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Original Research

. 2019; 75(1): 11-35

“The Shame of Pennsylvania”: Public Memory of Pennhurst in Contemporary Local News

Kelly C George.


In 2010, when Pennhurst State School and Hospital, a long-abandoned residential facility for people with intellectual/developmental disabilities, was reused as a haunted attraction called “Pennhurst Asylum,” it sparked a public debate and became an occasion for storytelling about what Pennhurst meant to the surrounding Pennsylvania community. I apply theoretical perspectives from memory studies to the case of “Pennhurst Asylum” in order to understand what is at stake when we remember institutional spaces such as Pennhurst. More specifically, this case study is based on a narrative analysis of 224 relevant news stories, reader letters, and comments appearing in Pennsylvania newspapers in 2010 and 2011. The narrative patterns I identify have ramifications for contemporary disability politics; the emergence of minority histories into official, public narratives; the role of local news in the formation of public memory; and ethical debates over how to approach popular representations of historical trauma.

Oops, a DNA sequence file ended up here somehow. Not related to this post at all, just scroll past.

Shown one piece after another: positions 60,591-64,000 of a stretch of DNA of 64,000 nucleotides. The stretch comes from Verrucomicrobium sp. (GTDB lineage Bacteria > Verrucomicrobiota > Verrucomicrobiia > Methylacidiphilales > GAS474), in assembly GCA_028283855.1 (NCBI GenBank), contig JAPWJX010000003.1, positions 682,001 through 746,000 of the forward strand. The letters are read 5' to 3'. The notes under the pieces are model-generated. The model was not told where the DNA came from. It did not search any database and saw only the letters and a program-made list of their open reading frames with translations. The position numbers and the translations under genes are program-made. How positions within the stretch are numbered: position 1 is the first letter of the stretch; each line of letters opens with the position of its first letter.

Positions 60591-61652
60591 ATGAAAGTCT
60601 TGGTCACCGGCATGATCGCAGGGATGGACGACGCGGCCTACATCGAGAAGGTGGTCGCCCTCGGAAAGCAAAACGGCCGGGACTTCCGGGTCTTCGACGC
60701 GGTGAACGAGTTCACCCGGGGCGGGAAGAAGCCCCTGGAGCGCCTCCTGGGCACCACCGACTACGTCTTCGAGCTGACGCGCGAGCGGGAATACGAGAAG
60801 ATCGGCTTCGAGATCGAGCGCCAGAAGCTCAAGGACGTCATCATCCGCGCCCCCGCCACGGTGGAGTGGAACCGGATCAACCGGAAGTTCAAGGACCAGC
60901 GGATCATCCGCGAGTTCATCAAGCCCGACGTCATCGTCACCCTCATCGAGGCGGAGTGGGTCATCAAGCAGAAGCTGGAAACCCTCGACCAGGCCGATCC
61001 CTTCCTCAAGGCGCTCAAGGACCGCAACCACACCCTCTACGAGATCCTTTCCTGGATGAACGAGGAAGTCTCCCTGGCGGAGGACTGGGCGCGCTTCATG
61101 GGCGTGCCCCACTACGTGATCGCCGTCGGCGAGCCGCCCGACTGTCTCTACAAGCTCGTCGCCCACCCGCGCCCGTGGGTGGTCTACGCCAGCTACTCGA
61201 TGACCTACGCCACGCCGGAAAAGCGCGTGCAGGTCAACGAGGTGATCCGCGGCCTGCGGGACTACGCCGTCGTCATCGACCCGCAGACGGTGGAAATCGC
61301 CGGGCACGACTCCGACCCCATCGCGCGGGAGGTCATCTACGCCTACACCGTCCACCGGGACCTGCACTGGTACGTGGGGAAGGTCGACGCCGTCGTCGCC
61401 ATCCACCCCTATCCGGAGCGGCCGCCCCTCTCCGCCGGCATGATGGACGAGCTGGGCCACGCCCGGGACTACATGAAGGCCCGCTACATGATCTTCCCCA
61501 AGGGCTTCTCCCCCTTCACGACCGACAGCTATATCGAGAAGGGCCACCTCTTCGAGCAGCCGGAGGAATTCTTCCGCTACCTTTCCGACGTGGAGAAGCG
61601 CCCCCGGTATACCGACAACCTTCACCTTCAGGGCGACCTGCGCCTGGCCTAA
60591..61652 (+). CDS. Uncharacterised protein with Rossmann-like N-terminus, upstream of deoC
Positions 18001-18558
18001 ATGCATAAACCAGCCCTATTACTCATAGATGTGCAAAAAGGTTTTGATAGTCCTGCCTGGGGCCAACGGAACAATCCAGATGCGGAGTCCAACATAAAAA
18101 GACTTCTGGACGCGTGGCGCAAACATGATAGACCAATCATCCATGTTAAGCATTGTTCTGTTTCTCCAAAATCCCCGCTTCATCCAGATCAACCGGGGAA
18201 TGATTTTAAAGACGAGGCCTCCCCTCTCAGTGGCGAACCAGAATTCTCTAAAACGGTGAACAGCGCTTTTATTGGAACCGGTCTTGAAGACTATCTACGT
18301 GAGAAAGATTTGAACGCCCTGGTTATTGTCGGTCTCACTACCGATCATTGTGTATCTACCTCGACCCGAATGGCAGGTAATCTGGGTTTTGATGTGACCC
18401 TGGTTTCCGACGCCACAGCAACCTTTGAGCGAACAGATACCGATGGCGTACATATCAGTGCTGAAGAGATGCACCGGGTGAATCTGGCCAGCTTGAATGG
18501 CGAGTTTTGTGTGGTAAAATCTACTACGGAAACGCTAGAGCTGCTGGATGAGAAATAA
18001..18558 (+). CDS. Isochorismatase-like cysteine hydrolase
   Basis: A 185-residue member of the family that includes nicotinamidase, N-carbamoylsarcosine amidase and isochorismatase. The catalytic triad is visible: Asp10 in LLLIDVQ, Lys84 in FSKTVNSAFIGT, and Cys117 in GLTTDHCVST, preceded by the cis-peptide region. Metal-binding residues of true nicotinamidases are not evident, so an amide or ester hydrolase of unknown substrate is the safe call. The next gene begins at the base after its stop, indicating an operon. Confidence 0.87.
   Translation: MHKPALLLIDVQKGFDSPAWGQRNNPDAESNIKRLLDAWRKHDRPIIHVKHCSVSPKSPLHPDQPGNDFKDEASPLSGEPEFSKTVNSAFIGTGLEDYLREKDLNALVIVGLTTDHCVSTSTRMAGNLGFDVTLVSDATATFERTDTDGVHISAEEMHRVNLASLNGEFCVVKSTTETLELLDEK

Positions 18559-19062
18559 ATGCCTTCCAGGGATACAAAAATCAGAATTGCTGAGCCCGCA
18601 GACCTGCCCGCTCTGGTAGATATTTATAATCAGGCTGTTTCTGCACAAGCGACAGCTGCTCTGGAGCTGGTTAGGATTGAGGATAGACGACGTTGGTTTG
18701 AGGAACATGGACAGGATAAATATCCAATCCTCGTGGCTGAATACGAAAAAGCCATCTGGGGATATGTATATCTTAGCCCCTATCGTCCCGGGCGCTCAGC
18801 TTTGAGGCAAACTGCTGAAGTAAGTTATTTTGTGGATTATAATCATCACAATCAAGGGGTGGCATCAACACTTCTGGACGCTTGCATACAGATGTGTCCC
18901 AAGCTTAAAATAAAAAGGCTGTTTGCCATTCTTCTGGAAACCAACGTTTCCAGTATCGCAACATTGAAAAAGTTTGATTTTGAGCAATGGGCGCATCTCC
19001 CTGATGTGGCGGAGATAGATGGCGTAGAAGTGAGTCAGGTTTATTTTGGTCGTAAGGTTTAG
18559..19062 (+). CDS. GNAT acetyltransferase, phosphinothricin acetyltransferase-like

Key words: disability, memory studies, local news, communication ethics

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